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Re: Not Nice Review of the LilyPond

From: David Kastrup
Subject: Re: Not Nice Review of the LilyPond
Date: Sun, 02 Dec 2018 16:57:17 +0100
User-agent: Gnus/5.13 (Gnus v5.13) Emacs/27.0.50 (gnu/linux)

Sandro Santilli <address@hidden> writes:

> On Sun, Dec 02, 2018 at 03:26:44PM +0100, Thomas Morley wrote:
>> Am So., 2. Dez. 2018 um 14:01 Uhr schrieb Sandro Santilli <address@hidden>:
>> >
>> > Very obscure way to put chords
>> > in parenthesis (I asked yesterday).
>> I beg to differ.
> Really ? And right after this statement you post a 36 lines
> snippet of code full of parens ? :P
> I know Lilypond is powerful, that's why I still use it, but
> it's hard not to notice how obscure its code is (what is it,
> scheme?)

C++.  Its own language is hand-crafted syntax, and the extension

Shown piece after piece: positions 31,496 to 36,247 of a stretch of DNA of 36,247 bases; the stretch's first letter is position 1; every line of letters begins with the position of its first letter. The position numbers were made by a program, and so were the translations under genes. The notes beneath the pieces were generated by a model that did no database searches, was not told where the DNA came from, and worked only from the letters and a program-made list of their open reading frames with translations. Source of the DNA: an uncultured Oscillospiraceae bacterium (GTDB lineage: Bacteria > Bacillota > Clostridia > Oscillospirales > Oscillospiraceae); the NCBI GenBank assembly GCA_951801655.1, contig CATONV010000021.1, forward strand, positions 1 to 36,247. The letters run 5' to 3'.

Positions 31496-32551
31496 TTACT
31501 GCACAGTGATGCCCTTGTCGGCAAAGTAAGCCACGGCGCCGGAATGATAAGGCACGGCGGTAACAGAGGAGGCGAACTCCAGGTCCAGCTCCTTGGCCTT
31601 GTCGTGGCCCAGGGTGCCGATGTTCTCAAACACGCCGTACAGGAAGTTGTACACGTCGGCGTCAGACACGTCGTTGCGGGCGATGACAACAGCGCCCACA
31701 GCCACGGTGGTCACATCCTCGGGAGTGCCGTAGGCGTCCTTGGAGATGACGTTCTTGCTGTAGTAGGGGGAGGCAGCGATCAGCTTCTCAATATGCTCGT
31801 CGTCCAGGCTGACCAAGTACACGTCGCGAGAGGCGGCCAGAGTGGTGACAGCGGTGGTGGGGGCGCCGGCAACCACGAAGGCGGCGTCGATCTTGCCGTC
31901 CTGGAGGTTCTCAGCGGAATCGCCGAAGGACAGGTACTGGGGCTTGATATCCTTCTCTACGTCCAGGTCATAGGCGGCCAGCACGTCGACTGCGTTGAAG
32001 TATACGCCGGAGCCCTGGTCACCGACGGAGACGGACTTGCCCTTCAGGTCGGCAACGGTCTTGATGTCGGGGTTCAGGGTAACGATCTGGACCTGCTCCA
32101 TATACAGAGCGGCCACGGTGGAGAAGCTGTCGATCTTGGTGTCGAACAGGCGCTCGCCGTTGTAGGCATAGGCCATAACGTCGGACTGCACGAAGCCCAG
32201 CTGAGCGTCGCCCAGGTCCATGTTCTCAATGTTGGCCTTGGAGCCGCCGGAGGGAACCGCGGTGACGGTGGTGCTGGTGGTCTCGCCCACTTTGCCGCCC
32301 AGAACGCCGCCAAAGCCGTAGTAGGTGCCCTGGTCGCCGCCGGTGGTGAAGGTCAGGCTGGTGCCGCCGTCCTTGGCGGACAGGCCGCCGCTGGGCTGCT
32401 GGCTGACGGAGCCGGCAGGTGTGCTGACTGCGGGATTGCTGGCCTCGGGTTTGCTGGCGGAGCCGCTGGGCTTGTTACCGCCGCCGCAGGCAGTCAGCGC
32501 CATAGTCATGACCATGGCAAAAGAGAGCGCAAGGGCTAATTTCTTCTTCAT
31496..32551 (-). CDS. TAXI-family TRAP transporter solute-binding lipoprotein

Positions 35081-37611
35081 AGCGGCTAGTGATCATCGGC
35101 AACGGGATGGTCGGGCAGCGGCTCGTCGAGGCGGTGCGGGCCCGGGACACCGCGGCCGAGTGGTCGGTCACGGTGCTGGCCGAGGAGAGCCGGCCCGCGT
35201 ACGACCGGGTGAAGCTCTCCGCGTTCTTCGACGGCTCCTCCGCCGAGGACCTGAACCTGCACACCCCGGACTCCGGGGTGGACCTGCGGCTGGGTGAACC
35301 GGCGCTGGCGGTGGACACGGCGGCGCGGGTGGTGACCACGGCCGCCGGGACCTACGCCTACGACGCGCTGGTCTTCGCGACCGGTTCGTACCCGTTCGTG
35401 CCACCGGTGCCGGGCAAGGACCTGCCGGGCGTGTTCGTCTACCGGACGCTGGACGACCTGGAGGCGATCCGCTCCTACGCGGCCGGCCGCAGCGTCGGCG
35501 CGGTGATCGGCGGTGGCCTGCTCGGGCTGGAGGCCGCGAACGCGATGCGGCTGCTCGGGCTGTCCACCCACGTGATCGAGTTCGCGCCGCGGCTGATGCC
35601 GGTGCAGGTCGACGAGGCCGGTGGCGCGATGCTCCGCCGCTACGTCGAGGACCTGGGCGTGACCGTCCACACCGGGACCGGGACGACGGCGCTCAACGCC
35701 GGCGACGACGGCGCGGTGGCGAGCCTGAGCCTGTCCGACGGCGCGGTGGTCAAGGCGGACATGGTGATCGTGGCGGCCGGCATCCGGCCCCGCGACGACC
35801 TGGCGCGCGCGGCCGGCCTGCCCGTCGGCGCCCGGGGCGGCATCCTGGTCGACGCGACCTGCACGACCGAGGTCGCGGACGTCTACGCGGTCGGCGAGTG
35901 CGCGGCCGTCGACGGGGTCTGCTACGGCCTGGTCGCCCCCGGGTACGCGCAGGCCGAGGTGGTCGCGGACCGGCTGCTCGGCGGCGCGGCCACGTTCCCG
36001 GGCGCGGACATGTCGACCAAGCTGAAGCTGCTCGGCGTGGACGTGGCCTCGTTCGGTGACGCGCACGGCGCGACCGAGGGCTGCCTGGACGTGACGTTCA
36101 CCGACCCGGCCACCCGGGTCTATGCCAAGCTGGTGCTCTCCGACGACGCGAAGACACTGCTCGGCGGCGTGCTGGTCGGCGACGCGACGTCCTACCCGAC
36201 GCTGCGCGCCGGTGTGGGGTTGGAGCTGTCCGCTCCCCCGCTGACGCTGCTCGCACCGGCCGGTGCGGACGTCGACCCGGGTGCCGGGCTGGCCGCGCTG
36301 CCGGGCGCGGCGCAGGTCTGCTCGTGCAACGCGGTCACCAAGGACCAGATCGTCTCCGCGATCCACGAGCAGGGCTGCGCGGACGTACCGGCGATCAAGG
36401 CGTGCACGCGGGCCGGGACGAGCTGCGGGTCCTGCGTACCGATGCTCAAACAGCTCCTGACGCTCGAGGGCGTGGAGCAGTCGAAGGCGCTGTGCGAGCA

language is GUILE, a Scheme dialect.  Apart from being Scheme, the
extension language shadows the structure of both the LilyPond language
and its internals pretty closely, to the degree where closures can span
across language barriers.  That makes for a much more thorough and
manageable synthesis than, say, LuaTeX with its Lua "extension"

If you think LilyPond's integration of extension language and document
language is "obscure", try LuaTeX.  Lua by itself is a procedural
language and thus tends to be more readable to humans than Scheme which
has a more "intuitive" syntax to computers, but integrating Lua with
other languages to the degree Scheme allows for is not there.

It's also hard not to notice what kind of off-the-cuff code can be done
by people acquainted with LilyPond when you ask nicely, and this kind of
code just integrates painlessly into documents.

Make no mistake: the TeX world has its own wizards and masterpieces, but
impressive as they are, they are not "off-the-cuff" and many demonstrate
how to coax TeX in incredibly clever way to do simple things.

David Kastrup

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